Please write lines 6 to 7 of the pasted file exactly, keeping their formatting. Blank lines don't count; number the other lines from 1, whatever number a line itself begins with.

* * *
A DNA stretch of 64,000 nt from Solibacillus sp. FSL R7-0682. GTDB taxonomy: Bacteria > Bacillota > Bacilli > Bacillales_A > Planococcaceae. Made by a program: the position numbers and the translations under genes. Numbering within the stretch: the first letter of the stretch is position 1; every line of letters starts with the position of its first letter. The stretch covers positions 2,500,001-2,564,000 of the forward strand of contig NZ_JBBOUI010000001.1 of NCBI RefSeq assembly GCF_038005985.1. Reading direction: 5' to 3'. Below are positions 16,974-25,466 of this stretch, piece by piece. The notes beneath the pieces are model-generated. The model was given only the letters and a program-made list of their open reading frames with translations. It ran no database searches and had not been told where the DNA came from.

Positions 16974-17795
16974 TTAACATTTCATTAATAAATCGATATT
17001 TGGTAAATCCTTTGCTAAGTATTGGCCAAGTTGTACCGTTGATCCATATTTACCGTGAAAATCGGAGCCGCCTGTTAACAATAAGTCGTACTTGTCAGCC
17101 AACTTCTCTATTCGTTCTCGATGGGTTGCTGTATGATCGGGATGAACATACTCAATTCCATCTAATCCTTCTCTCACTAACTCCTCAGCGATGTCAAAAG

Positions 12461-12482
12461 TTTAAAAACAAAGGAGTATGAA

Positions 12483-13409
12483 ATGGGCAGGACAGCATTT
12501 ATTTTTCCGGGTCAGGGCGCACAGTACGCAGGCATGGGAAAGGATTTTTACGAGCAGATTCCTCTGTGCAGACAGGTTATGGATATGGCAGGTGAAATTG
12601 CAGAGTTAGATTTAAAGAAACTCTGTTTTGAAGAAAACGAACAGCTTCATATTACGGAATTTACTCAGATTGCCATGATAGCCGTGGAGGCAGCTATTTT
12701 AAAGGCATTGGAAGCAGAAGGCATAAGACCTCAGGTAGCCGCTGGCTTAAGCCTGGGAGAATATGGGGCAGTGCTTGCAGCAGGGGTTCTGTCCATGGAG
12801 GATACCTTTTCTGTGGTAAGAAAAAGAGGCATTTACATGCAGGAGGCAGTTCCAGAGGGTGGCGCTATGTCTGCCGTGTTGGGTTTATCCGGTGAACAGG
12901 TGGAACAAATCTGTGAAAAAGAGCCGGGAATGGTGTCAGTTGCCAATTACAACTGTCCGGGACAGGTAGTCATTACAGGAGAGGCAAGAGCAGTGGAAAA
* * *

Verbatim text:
Positions 12461-12482
12461 TTTAAAAACAAAGGAGTATGAA